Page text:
Calibrations of radiocarbon age determinations are applied to convert the Conventional Radiocarbon Age (BP age corrected for isotopic fractionation using a δ13C value) to calendar years.
The parameters used for the corrections have been obtained through precise radiocarbon dating of hundreds of samples taken from known-age tree rings of oak, sequoia, and fir up to about 13,900 BP. Beyond that, back to about 55,000 BP, correlation is made using multiple lines of evidence. This information is compiled into internationally accepted databases which are updated on occasion. The present databases are IntCal20 (northern hemisphere), SHCal20 (southern hemisphere) and Marine20 (marine environments).
It has become common practice in recent years for researchers to use a mathematical method which calibrates the Conventional Radiocarbon Age then statistically refines the “likelihood” of one calibration range over another within the 95.4 and 68.2 probabilities. These likelihoods are graphically represented by a shaded grey area on the plot and by percentage values reported next to each range. The method is called the high-probability density (HPD) range method.
This more liberal approach to interpreting radiocarbon ages applies only to one single radiocarbon age measured. If multiple analyses are performed, statistically similar but different ages could produce different likelihoods. Despite this, the approach is considered legitimate and is accepted in peer-reviewed journals. There has been an increasing number of requests from reviewers to provide calibration in this format with the associated likelihoods specified. Beta Analytic decided to convert the calibration format to the HPD method providing stacking and averaging options upon request.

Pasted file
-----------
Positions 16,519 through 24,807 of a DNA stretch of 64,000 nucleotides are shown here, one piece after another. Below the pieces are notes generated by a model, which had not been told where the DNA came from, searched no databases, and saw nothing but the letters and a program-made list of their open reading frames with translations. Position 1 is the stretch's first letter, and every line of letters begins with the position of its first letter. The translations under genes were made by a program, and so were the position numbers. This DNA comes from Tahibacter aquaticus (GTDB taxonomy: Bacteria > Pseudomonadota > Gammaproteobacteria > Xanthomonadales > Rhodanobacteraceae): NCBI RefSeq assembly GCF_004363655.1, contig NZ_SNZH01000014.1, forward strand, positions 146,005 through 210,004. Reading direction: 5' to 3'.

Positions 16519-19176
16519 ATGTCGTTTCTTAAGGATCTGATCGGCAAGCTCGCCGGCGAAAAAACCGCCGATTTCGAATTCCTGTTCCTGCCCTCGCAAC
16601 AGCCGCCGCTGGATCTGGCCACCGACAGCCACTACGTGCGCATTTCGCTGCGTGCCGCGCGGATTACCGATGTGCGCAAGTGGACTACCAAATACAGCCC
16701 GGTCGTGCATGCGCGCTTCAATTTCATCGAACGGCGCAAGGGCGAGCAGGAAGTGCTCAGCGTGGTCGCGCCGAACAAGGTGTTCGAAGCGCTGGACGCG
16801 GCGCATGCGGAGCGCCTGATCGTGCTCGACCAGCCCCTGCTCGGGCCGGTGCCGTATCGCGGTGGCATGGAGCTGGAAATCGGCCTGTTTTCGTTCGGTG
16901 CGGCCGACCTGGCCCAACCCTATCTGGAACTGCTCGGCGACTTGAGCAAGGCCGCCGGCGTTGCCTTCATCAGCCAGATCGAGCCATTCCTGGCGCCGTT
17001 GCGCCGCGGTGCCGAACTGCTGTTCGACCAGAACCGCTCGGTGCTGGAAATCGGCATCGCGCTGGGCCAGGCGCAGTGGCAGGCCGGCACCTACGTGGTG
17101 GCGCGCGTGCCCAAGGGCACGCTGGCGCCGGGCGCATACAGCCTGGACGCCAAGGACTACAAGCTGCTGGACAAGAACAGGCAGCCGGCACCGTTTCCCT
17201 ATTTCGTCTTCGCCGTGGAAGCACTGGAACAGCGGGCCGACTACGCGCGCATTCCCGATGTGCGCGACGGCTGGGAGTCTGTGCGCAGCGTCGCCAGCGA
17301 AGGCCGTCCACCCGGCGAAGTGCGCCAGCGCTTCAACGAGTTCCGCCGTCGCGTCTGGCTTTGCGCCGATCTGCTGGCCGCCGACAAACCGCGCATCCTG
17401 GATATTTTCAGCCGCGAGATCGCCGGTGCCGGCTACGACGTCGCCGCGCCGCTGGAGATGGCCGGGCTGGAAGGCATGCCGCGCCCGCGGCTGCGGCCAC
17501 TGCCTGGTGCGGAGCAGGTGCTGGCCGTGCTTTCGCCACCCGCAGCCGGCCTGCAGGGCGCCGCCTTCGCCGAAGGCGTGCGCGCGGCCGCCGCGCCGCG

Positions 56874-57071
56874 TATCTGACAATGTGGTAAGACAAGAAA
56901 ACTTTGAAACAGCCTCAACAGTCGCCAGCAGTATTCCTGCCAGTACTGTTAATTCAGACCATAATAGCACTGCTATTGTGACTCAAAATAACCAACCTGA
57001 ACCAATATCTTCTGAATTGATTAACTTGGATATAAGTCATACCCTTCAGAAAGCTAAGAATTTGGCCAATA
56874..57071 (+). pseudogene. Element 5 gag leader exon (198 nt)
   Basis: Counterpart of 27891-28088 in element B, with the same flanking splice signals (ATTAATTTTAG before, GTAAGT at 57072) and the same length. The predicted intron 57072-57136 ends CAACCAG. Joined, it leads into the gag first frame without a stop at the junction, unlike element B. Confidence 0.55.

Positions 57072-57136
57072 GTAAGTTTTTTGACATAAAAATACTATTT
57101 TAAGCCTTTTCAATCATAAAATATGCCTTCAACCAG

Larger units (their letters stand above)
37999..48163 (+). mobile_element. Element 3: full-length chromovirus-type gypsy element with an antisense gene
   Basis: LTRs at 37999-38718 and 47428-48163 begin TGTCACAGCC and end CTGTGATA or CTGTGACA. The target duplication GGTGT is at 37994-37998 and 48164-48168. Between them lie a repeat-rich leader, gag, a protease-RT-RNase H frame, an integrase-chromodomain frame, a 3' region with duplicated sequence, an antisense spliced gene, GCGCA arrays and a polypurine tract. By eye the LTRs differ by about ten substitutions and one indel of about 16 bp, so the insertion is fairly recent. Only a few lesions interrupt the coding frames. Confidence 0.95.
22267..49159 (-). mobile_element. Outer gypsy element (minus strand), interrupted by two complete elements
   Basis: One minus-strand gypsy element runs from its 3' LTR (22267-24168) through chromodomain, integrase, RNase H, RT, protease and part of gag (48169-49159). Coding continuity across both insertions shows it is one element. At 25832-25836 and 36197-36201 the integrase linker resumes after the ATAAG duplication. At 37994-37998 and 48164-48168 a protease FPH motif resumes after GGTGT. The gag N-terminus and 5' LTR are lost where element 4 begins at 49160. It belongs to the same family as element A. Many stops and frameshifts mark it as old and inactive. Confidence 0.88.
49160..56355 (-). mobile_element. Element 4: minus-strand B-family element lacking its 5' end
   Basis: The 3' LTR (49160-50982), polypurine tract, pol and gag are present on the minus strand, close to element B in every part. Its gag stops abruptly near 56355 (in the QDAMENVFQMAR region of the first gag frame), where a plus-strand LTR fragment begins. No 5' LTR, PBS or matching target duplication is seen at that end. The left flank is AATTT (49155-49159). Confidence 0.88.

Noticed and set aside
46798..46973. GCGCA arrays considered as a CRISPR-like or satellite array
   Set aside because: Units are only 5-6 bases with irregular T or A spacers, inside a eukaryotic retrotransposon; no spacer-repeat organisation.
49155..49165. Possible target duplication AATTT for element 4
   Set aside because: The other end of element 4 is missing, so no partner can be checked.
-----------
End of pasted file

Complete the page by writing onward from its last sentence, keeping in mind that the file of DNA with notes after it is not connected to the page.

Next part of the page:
Calibration of marine carbonate samples requires correction for both global and local geographic reservoir effects. Reservoir corrections for freshwater carbonates (typically termed “hard water effect”) are usually unknown and are generally not easily accounted for in calendar calibrations.
For wood and charcoal the possibility of an “old wood effect” must be considered as well as the potential inclusion of some younger material in the total sample. For carbonates, reservoir correction is theoretical, and the local variations are real, highly variable and dependent on sample origin. The age ranges generated by the program must be considered as approximations. The errors quoted on the 14C age (+/- X BP) which are then used in the calibrations are strictly limited to determinate errors (the counting errors of the sample, modern 14C standard and background). Indeterminate errors such as sample homogeneity, growth ring position (potential for old wood effects), relocation of samples (redeposition), and local reservoir effects in aquatic samples are not always quantifiable and should be considered in the interpretation of any calendar calibrated Conventional Radiocarbon Age.
Page last updated: January 2021